The EPS trajectory over this period is somewhat clouded by non-operating losses that resulted from write-downs on the ill-fated investments that occurred between 2003 and 2004. In particular, 2005, 2008, and 2012 saw substantial write-downs that cloud the operating performance from an EPS perspective. I believe the adjusted figure more accurately reflects the company’s real economic performance. The good news is that since 2004, the company has invested almost exclusively in its leasing business and by repurchasing its own common stock. The 2003-2004 investments have now (As of Q1 2013 been completely written off, so they will no longer be impacting GAAP earnings.
The adjusted EPS issue is important because earnings stability and growth are used by many “quantitative screen” based investors to find prospects. The EPS figure also changes investor perception of value. For example, at the date of the full year 2012 earnings announcement, use of the adjusted earnings created a P/E ratio of 21 vs. 25 for the unadjusted figure.
I did an exercise to determine what would have happened if Winmark had simply repurchased common stock in 2003 and 2004, rather than made the investments that it did. All else equal, the decision would have added about .23 to year end 2012 EPS, which I estimate would have led to a (all else equal) nearly $6 per share higher stock price. In other words, the 10.7 million dollar investment would have added over $27 million dollars in market capitalization. This is in spite of the fact that at the time of the hypothetical purchase the company had a P/E ratio of around 30. Clearly, Morgan has understood the buyback logic, as between 2004 and 2012 the share count fell by 20% due to share buybacks.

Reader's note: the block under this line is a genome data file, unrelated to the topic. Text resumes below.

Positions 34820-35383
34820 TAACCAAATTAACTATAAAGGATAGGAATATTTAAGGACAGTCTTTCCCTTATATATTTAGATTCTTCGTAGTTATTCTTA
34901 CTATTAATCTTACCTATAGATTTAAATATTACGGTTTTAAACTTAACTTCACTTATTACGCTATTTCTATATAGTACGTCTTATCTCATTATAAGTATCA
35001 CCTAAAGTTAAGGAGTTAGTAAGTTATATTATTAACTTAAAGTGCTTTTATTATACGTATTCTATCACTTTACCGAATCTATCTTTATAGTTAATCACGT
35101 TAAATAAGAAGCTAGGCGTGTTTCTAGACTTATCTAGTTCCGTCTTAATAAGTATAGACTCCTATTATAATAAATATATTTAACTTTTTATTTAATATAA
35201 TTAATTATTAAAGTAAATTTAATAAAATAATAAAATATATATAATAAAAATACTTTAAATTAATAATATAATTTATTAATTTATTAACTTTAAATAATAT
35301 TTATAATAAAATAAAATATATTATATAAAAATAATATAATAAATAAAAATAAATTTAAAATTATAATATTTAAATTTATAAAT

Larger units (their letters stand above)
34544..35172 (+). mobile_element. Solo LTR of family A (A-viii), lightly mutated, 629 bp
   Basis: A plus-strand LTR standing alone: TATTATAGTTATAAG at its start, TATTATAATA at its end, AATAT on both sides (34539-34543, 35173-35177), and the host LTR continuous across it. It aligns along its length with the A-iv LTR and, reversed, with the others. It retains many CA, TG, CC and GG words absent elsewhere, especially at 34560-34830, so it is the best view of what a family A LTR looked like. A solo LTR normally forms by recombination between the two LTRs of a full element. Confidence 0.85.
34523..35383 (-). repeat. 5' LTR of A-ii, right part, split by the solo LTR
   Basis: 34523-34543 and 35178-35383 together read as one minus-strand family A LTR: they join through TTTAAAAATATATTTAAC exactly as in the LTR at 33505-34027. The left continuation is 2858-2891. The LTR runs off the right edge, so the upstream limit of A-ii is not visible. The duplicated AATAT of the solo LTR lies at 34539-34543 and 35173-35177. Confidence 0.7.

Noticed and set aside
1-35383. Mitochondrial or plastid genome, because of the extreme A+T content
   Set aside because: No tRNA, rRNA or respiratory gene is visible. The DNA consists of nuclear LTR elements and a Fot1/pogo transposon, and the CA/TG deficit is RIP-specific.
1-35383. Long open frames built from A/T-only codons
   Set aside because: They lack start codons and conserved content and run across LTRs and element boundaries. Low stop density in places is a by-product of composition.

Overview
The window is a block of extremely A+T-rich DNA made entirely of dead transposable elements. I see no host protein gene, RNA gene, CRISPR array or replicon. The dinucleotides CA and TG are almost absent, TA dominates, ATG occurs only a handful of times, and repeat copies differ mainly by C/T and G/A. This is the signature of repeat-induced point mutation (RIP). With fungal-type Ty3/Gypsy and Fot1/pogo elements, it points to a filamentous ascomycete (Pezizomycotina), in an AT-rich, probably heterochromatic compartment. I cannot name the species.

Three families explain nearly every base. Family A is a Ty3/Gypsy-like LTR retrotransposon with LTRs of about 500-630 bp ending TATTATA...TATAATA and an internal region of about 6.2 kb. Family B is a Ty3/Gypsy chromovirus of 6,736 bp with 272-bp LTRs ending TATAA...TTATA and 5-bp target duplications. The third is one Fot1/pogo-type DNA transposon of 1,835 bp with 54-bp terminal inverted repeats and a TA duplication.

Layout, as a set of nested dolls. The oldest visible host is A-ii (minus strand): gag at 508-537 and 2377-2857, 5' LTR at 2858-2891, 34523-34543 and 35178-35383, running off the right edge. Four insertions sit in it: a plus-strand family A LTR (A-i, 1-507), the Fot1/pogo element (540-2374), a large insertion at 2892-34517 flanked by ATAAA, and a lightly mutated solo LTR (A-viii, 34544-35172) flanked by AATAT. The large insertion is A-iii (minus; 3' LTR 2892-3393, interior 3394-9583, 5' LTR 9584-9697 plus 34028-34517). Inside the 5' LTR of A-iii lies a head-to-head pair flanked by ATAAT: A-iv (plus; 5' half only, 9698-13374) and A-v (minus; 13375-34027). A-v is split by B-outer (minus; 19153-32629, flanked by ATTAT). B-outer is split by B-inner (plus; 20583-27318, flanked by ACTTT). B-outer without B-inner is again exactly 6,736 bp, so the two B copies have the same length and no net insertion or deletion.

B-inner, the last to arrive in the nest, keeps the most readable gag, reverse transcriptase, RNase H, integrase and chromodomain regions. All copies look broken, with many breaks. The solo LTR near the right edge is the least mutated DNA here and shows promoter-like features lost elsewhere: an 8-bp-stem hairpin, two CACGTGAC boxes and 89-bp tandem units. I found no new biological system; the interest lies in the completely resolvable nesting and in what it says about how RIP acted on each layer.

Let’s examine how the pre-tax margin contribution of the leasing business has grown since 2005:
The above table documents that the leasing business is making a substantial contribution to Winmark’s bottom line. In fact, much of the ramp-up of earnings that has occurred over the past five years is due to the success of the leasing business.
A powerful new retail concept has left the starting gates
Finally, lets discuss the development that I am personally most exited about: On January 15 2013, Winmark announced a new franchise concept called Style Encore. Morgan described it this way in the press release: